On August 19 and 20, 2015, PEER organized a meeting of earthquake engineers from the United States, Iran and Armenia at the American University of Armenia (AUA) in Yerevan, Armenia. The focus of this two-day session was the review of a program for seismic retrofit of over 16,000 schools.
The meeting, part of a collaboration between Iranian and American earthquake engineers, initiated by the United States National Academy of Sciences and supported by the US State Department, has been held on an annual basis since 2008 in the US, Iran, and most recently, in Turkey.
Dr. Yousef Bozorgnia, Executive Director of PEER headquartered at the University of California, Berkeley, and the lead organizer of this meeting series noted, “We are interested in fostering people-to-people interactions on earthquake issues, something that could have a positive outcome.”
AUA was selected to host the meeting because of its good relations with both countries, its geographical proximity to Iran, and AUA President Armen Der Kiureghian’s affiliation with both UC Berkeley and PEER. Dr. Der Kiureghian, himself a civil engineer, spent the majority of his career at UC Berkeley.
Seismic Retrofit: A Mutual Learning Opportunity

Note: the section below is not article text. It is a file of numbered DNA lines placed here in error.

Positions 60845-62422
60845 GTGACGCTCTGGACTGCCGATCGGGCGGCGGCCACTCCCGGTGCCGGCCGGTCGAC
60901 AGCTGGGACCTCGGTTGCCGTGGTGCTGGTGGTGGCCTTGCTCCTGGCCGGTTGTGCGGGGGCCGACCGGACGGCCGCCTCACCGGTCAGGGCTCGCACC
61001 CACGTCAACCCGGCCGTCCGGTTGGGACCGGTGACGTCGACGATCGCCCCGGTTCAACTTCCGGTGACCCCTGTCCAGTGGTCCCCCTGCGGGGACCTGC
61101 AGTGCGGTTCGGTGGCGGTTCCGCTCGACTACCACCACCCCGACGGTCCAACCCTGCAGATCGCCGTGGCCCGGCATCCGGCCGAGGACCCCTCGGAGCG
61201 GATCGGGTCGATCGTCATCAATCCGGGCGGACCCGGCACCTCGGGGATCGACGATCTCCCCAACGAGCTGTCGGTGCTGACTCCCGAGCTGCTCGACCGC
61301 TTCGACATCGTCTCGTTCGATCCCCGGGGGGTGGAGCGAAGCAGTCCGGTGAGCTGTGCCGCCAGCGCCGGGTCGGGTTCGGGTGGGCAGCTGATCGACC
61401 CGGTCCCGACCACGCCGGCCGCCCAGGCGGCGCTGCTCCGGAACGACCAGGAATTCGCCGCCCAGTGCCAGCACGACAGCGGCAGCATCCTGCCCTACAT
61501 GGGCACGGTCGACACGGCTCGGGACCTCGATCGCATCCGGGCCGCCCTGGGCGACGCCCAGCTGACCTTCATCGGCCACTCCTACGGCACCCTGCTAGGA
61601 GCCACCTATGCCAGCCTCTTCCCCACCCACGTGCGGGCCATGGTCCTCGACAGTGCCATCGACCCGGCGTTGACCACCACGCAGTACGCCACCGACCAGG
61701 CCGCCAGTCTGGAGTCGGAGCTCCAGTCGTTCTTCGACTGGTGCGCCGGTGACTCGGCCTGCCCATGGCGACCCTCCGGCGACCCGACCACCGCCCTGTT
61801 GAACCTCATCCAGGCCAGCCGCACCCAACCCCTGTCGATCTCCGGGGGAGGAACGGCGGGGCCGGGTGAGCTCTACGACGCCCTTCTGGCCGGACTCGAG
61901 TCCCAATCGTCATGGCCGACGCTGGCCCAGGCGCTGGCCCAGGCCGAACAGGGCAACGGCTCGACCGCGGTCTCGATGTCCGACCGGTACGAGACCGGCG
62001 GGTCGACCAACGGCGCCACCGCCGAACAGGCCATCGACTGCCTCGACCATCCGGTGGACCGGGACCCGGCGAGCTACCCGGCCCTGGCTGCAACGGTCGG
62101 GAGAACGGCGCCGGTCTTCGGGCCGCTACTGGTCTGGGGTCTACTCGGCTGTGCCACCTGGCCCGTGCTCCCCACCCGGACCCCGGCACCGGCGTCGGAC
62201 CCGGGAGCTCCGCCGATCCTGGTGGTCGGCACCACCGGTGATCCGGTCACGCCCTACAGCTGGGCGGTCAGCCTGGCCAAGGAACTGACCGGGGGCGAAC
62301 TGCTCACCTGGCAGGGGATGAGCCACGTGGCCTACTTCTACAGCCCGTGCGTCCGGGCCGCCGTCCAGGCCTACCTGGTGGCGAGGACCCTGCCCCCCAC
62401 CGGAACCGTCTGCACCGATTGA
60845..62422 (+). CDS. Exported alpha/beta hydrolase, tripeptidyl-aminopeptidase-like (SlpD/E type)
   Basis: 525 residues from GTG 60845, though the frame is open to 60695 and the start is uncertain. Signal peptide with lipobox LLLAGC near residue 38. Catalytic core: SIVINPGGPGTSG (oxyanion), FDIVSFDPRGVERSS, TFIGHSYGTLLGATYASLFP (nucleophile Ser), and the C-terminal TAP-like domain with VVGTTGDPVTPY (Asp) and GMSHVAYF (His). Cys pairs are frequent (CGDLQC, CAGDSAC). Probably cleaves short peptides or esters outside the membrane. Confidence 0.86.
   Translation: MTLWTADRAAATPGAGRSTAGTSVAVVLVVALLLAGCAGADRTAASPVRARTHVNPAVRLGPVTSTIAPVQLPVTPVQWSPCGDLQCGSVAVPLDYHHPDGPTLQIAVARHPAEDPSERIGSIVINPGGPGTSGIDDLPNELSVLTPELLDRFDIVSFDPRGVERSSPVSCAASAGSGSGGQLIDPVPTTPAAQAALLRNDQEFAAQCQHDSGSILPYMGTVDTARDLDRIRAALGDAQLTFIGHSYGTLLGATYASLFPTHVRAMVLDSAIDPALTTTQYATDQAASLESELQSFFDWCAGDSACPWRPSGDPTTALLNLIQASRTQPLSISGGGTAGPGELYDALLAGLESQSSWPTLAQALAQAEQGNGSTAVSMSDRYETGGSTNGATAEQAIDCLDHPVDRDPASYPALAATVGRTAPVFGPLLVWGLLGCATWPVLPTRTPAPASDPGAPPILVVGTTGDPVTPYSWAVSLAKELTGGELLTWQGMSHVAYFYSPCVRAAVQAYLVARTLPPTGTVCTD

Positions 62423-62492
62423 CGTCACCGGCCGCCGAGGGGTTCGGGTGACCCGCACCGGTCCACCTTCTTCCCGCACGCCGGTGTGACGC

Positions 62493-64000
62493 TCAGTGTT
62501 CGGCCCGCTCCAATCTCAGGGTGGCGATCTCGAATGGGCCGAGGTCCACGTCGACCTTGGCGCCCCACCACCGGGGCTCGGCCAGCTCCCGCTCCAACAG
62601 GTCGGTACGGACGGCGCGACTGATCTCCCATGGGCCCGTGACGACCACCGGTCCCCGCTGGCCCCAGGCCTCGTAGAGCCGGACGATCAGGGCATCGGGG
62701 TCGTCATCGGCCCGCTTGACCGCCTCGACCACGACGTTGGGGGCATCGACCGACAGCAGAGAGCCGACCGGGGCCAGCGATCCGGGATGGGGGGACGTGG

Ensuring earthquake-resistant design and upgrade of schools is a vital issue worldwide.
According to Dr. Bozorgnia, Iran has 16,000 schools that are vulnerable to earthquakes. Most are unreinforced masonry buildings (URM), which could collapse in a moderate earthquake. Since the 2003 earthquake in Bam, Iran has launched a major program to retrofit schools, having spent about $3 billion on school retrofit since 2005, with a plan to spend over $4 billion in the next few years. The implementation of such a large scale seismic retrofit program is an interesting learning process for all countries to follow.
In the US, following the 1933 Long Beach, California earthquake, the Field Act initiated long-term regulations for seismic design and construction of schools. “Iranian earthquake engineers are using several American building codes and guidelines,” explained Dr. Bozorgnia. “So this is an interesting learning experience for all of us, because they are using them on such a massive scale. In the US, we don’t have 16,000 schools going through a retrofit program, so the learning is mutual for both Iran and the US. It’s a win-win situation.”
Moving Forward: A Three-Way Collaboration
Participants of the two-day workshop hope the international partnership of colleagues will continue to flourish and serve as a model for future scientific collaborations across both physical and political boundaries for the greater good. “It’s a historical opportunity,” said Dr. Abdolreza S. Moghadam, Associate Professor at the International Institute of Earthquake Engineering and Seismology in Iran. “The best way forward is through these natural networks of colleagues.”